Thursday, 5 December 2019

Covers, Discoveries, Handkerchiefs and Curfews


I have been considering the word cover. This is partly because The Etymologicon, The Horologicon and The Elements of Eloquence have been reprinted in a beautiful new edition, just in time for Christmas; and partly because I am an extraordinarily dull and lonely fellow.

I also have a cold, which is putting great strain on my collection of handkerchiefs. Now a handkerchief is obviously a kerchief that you hold in your hand. That much is obvious. But it leaves the throbbing question of What is a kerchief?

Well a chief is a head. That's true in English, is true in French (where the head cook is the chef), and it was true in medieval French where your chief was your head. If, for some French reason, you wished to cover your chief you used a piece of cloth called a cover-chief or, in French a couvrechief.

This was what we would call a headscarf, but that's just a square of cloth really. So a couvrechief came into English as a kerchief and hence a handkerchief is, literally, a handheld-cover-head. But I employ mine to blow my nose.

(Incidentally, the more obscure word for blowing your nose is emunction. This may come in useful. 'Tis the season and all that. The Anglo-Saxon word for the practice was sniting, but I digress down needless nostrils).

The other thing that Medieval French people liked to cover were their fires. They did this at the end of the day to make the fire burn down to a smoulder. Then they would toddle off to bed. In the morning, they would stir the fire up to a blaze and have a nice French breakfast.

In French this was called the couvre-feu, or cover-fire. There used to be a bell that was rung to tell everybody that it was time to cover their fire and go to bed. This tolling bell became known in English as the curfew. And hence a curfew is any requirement to go to bed, whether ding-donged or not.

[A foolish error has been removed. See below]

Anyway, the word cover has various other meanings and variations of varying mysteriousness. You can cover more ground by moving fast, you can cover for a colleague, a journalist can cover a subject (presumably in ink), and a gunman can have you covered. No amount of research has explained to me why a cover version is called that. But my favourite cover lingers in plain sight. It is the word discover.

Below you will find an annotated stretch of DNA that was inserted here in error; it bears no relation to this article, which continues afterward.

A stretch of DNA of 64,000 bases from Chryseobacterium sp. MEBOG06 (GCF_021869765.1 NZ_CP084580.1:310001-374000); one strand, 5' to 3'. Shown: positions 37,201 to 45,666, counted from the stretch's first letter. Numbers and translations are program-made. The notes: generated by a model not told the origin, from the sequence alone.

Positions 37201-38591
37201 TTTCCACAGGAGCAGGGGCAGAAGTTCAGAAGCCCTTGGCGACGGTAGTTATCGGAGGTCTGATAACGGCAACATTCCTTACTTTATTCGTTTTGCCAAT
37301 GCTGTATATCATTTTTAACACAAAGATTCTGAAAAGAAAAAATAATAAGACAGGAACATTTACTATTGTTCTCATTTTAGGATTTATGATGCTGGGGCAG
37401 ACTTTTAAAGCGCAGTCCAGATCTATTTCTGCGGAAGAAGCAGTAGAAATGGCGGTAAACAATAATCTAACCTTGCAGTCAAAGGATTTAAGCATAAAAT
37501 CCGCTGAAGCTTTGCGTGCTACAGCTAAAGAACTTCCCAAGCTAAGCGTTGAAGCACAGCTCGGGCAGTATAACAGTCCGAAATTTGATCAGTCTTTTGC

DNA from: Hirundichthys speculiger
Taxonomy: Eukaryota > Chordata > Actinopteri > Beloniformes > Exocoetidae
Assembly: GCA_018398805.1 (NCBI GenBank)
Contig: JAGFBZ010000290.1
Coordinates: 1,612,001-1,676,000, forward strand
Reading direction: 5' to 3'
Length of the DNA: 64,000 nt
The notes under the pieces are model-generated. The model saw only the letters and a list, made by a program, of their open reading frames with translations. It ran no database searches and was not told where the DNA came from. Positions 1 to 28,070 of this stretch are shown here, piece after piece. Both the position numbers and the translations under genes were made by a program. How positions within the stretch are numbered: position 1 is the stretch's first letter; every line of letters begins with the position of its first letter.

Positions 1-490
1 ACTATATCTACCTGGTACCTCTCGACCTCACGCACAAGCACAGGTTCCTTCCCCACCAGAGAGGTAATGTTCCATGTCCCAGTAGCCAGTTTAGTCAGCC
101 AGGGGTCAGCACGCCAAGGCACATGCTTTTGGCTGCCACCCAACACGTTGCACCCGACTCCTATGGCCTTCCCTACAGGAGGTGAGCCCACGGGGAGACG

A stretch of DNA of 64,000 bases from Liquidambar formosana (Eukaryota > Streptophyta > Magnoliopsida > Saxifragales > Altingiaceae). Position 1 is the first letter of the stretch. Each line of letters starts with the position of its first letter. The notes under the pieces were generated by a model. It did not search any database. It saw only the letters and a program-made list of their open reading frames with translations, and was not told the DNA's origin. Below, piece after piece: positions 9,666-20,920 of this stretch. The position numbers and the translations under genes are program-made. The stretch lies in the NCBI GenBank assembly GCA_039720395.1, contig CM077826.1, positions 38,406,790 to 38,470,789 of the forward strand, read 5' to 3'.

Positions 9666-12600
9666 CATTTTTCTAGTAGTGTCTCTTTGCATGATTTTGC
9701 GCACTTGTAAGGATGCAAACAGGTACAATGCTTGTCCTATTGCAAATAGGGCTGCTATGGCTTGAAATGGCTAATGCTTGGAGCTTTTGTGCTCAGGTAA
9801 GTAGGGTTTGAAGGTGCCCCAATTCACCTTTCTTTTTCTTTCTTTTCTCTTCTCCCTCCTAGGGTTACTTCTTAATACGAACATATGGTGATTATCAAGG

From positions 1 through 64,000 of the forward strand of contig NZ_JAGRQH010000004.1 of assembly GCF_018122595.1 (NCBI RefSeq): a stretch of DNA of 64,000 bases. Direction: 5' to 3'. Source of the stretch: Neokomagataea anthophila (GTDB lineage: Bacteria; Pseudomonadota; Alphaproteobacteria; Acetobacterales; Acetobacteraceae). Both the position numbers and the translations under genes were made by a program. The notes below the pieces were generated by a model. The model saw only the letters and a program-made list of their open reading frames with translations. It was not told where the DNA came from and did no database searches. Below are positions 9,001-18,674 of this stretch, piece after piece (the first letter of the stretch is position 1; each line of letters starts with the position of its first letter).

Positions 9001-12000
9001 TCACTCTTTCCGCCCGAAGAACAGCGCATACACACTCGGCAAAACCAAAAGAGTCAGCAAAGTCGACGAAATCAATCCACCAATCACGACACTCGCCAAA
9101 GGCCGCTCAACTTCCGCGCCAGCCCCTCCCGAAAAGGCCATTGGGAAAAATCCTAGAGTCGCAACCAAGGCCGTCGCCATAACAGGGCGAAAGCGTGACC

To dis-cover something is to remove its cover. Once upon a time this could be used for anything. So a strong wind could discover a house, i.e. blow its roof off. A chef could discover a bowl. One could discover one's Christmas presents by unwrapping them. It is the sense of something that was once covered having its cover removed. This is rather beautiful when you think about it in its modern sense. The discovery of America, for example, suggests that there was a whole veiled continent , until Mr Columbus pulled the curtain away and discovered it.

You should not discover these books.


I've removed a digression that I made on the subject of being "in full swing", for the simple reason that I was wrong. I looked at the OED entry for "full swing", but hadn't noticed that they had another for "in full swing" that takes the phrase back to 1570 with no mention of bells.

(Incidentally, a church bell turns on an axle. If it's being rung in a slow dong... dong... dong... then that requires the bell-ringer to balance the bell at the the top of its turn in order to get the pause. The alternative is to let ring the bells like crazy and let them do their full swing. Hence the phrase in full swing. It's a bellringer's term*).

*The OED only has it from 1843 without any bells. But I found an "in full swing" from 1802: "The bell being in full swing, no alteration whatever was perceptible. The instant that the clapper was loosed the mercury leaped up, and continued that sort of springing motion, at every stroke of the clapper".



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